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How will cable change in the OTT content landscape?

Cord-cutting is a term that has brought weight to the argument that cable companies are going to have to adapt to a new business model. With over-the-top content and streaming video on demand, consumers are actively seeking out ways to avoid paying for excessively large cable bundles that only allow them access to a limited number of channels, while potentially restricting them from content that they're actually interested in viewing.

This is where OTT media is able to capitalize on a consumer market hungry for control over what they see and happy to sign up for subscription-based services. The rise in OTT content consumption has caused many media organizations to question what changes cable companies will make to keep up and compete with the likes of Netflix, Amazon and Hulu, all of which give users choice in what programming they watch.

"The bundled packages that cable operators have traditionally championed as the way to satisfy their customers' needs are becoming a relic."

The writing on the wall
The proverbial gauntlet has been thrown down by several of the major telecommunications businesses like AT&T and Verizon, both of which have a strong foothold in linking consumers to the Internet with broadband connections. Meanwhile, The Motley Fool reported that Time Warner Cable saw roughly 600,000 of its customers defect in 2014, while Comcast lost 150,000 subscribers of its video content.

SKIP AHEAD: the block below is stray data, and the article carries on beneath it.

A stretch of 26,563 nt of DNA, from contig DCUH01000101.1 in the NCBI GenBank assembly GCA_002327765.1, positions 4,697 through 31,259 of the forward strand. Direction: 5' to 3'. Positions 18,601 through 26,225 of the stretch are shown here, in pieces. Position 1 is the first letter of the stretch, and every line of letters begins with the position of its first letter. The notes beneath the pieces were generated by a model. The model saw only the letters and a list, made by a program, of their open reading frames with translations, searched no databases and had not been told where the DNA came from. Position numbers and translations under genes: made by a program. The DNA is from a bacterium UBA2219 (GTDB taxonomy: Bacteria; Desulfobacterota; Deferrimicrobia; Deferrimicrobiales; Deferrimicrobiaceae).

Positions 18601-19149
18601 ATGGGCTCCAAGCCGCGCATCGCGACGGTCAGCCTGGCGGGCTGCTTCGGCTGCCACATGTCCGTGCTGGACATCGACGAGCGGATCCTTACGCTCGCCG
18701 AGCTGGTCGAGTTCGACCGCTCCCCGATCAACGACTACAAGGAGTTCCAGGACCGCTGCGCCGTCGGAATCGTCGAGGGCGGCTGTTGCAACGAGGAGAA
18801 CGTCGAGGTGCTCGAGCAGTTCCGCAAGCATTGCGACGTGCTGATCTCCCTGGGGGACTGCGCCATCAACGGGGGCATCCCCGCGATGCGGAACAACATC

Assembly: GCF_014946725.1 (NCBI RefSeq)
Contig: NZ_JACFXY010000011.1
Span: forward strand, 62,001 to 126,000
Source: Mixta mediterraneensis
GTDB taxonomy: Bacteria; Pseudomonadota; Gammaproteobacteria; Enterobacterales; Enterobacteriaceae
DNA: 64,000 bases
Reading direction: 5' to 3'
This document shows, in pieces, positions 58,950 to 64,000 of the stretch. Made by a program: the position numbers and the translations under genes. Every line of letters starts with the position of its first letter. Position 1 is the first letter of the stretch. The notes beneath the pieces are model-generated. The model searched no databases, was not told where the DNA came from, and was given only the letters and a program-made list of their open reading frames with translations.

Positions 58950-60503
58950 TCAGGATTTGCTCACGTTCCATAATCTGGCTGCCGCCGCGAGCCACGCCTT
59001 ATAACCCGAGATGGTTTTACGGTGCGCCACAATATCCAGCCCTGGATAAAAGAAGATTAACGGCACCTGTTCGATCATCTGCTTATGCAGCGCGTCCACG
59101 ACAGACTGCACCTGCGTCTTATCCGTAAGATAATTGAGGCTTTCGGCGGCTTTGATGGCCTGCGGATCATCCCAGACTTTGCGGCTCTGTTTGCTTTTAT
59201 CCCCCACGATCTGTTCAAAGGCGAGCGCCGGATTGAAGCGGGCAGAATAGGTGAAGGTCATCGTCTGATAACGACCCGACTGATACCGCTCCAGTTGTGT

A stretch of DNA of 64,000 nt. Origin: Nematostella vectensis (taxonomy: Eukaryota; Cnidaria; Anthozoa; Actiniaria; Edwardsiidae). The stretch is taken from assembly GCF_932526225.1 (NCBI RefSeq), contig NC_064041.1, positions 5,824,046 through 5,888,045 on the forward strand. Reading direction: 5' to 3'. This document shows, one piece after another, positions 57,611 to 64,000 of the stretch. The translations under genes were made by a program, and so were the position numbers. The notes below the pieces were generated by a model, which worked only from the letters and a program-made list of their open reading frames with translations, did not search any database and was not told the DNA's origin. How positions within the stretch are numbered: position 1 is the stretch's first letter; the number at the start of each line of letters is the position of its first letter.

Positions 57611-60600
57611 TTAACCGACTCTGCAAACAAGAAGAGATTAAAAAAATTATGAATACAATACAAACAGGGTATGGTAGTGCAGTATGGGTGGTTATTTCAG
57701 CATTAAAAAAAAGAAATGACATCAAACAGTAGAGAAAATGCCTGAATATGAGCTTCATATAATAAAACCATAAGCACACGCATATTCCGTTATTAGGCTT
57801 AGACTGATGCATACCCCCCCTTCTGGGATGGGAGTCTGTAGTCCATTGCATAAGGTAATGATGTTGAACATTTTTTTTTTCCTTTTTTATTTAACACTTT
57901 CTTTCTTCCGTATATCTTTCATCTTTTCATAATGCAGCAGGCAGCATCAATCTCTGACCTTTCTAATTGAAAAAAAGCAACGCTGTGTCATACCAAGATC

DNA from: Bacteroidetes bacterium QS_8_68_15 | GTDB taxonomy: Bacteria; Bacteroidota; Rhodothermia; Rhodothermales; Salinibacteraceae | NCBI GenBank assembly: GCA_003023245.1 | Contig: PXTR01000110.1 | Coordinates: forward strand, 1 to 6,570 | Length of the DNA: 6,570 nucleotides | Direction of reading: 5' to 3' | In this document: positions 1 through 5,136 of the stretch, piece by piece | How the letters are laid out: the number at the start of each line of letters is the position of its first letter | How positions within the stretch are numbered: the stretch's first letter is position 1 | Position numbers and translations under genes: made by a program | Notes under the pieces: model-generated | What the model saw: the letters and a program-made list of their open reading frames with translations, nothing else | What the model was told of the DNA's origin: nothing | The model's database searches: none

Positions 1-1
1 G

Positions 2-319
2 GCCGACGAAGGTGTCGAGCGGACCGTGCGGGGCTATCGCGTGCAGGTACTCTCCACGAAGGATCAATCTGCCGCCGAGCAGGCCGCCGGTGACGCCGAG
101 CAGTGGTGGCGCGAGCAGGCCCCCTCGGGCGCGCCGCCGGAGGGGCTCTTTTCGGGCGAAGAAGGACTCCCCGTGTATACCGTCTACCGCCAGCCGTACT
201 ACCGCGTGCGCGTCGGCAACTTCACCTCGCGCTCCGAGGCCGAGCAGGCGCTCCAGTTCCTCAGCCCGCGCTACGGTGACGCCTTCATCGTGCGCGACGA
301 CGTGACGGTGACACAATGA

The message du jour is a-la-carte content consumption. In other words, the bundled packages that cable operators have traditionally championed as the way to satisfy their customers' needs, while also making the greatest profit are fast becoming a relic. Instead, it's the telecom companies that appear to have taken up bundled services, but they've put their own spin on it. Telecoms like AT&T and Verizon have one principal advantage in that they've already got an established network of wireless Internet that their mobile device users depend on. They're able to leverage this resource to draw more customers into subscribing for SVOD content.

Giving the service bundle a slick new look
Marketplace explained that Verizon is one of the companies leading the charge with a new pay TV service that essentially allows subscribers to customize their programming. This goes against the structuring of most cable bundles, in which content providers like ESPN and Fox demand that their channels be part of the packages. Advertising revenue is one of the big reasons for this. The more people exposed to the ads, the better the deal for the content providers.

Verizon's challenge to the old guard in asking customers to customize their bundles has drawn the ire of companies like NBC and Fox, The Washington Post explained. Subscribers are able to select 35 basic cable channels. The major content producers say Verizon is not complying with existing licensing agreements, but the telecom firm sees things differently.

While Verizon is still far behind SVOD content providers like Netflix, which has 57 million subscribers, it's making a play to improve its standing. Subscription-based OTT services are increasingly popular for consumers, and this reality is spawning a greater number of services. Whether the major cable companies take advantage of this shift and steer away from bundles remains to be seen.

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Time Magazine looking to Over-the-top (OTT) content

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